The drama Billy Lynn's Long Halftime Walk examines the notion of courage through the actions of a soldier in war, juxtaposing what actually happened with a celebratory media tour.
For director Lee Ang, 62, making the film is one of the bravest things he has ever done. He made it in a groundbreaking format of a high frame rate of 120 frames per second, at 4K and in 3D.
The term 4K refers to a horizontal resolution of 4,000 pixels and vertical resolution of 2,000 pixels. The most common screen resolution today for television sets is 1,080p or 2.1 megapixels, which means that 4K is much sharper.
The frame rate refers to the number of consecutive images, called frames, displayed in one second. The current standard is 24 frames per second, which produces the illusion of moving pictures.
Director Peter Jackson made The Hobbit trilogy (2012-2014) at a high frame rate of 48 frames per second, and the decision was derided by critics.
The Hollywood Reporter had said: "The print, while striking in some of the big spectacle scenes, predominantly looked like ultravivid television video, paradoxically lending the film an oddly theatrical look, especially in the cramped interior scenes in Bilbo Baggins' home."
Little wonder that Lee is apprehensive.
The effect, he says, is to make someone watching the film feel as though he has gone through the exact journey as Billy, so that "you empathise deeply and you feel emotions more sharply".
Billy Lynn was screened for the media in Taipei last week at 120 frames per second, 4K and 3D.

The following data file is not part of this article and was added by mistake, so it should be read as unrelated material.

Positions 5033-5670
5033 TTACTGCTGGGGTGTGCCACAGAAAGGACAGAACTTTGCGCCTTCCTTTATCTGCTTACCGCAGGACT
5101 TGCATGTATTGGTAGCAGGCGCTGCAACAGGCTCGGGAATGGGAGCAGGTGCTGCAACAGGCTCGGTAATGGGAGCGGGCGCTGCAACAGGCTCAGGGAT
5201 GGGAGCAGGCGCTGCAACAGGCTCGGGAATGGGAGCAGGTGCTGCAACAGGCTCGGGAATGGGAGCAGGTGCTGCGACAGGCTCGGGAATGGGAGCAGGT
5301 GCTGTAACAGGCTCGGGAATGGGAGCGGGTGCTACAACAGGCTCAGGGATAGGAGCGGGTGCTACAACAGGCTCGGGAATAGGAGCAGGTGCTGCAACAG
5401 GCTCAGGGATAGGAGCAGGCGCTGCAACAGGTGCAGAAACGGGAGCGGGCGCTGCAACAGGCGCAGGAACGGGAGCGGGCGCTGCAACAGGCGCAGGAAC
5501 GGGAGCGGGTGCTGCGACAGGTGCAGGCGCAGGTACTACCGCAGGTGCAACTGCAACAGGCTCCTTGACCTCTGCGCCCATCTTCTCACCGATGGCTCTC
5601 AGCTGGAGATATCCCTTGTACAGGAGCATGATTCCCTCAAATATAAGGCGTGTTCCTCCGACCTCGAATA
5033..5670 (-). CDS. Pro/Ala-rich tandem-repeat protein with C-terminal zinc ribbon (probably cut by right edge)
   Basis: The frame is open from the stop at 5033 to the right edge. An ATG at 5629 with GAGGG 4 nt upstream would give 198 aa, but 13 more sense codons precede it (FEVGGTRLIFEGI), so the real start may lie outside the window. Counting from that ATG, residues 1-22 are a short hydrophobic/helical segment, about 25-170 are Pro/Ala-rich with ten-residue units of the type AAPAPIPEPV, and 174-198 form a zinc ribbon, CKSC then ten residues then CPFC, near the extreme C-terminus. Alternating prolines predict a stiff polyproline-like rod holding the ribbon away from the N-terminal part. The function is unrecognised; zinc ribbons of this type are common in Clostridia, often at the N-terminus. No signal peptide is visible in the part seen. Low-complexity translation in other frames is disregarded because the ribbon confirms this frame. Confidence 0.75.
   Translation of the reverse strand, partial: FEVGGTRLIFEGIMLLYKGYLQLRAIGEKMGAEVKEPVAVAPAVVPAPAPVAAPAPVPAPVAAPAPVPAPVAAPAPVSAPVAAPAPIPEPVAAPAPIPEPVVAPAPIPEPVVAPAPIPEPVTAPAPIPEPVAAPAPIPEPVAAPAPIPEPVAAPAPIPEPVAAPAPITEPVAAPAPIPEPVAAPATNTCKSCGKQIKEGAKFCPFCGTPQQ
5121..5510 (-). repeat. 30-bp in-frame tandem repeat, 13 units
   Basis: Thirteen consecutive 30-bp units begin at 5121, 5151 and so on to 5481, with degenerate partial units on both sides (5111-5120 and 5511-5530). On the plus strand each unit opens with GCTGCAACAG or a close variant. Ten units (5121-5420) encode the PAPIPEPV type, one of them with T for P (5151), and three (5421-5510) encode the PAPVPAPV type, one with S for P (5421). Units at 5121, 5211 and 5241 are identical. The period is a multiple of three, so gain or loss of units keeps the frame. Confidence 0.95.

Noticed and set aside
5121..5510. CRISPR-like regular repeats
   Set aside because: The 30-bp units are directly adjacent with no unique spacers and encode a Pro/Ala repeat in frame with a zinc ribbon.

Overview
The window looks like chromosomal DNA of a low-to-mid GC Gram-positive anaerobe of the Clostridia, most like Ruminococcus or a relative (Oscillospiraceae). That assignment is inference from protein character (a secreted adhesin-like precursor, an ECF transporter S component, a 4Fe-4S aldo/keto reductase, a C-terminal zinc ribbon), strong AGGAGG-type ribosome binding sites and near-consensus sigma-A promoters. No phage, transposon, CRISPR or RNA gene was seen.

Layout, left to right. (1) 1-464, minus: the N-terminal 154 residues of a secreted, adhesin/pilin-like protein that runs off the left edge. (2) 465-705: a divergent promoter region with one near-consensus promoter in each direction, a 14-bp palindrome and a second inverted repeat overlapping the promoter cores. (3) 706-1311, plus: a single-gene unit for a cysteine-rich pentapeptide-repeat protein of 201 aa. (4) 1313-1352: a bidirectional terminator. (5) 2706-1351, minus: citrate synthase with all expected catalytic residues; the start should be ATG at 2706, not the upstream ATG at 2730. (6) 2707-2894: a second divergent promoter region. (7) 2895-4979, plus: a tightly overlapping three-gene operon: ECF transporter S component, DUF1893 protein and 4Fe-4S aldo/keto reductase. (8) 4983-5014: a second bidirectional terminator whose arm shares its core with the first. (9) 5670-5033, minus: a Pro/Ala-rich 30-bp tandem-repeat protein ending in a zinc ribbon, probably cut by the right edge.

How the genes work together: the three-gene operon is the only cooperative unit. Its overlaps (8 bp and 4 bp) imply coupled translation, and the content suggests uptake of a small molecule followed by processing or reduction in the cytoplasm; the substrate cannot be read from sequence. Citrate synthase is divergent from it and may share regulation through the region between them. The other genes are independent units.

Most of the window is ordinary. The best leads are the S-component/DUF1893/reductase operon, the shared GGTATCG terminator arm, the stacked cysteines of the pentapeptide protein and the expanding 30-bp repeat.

It certainly looks and feels different from an ordinary movie. It is as though one is watching ultra-sharp images akin to those in a video game, perhaps, rather than the more comforting familiarity of film.
And the hyper-real effect is a little distracting as one's brain tries to process the images and reconcile them with the expected experience of watching a film.
There are only five cities, including New York and Beijing, capable of screening Billy Lynn in that format.
Singapore will be screening the film only in standard release of 2D at 24 frames per second as local cinemas do not have the capability to support the high frame rate of 120 frames per second.
Lee says the film has seven or eight different versions in terms of technical specifications, adding: "With each version, I remade the film, adjusting everything from the colouring to the lighting."
To some extent, he is bemused by all the attention on the technicalities.
He says: "I wouldn't separate the film from the technology.
"Movies themselves are a technology. More than a hundred years ago, no one had watched movies before. Our brains are constantly adapting and adjusting and learning anew."
The visionary in him adds: "I hope that the relationship between audiences and films can grow closer and that films can think bigger. As we forge ahead, I hope that audiences can grow with us, that's my heartfelt wish."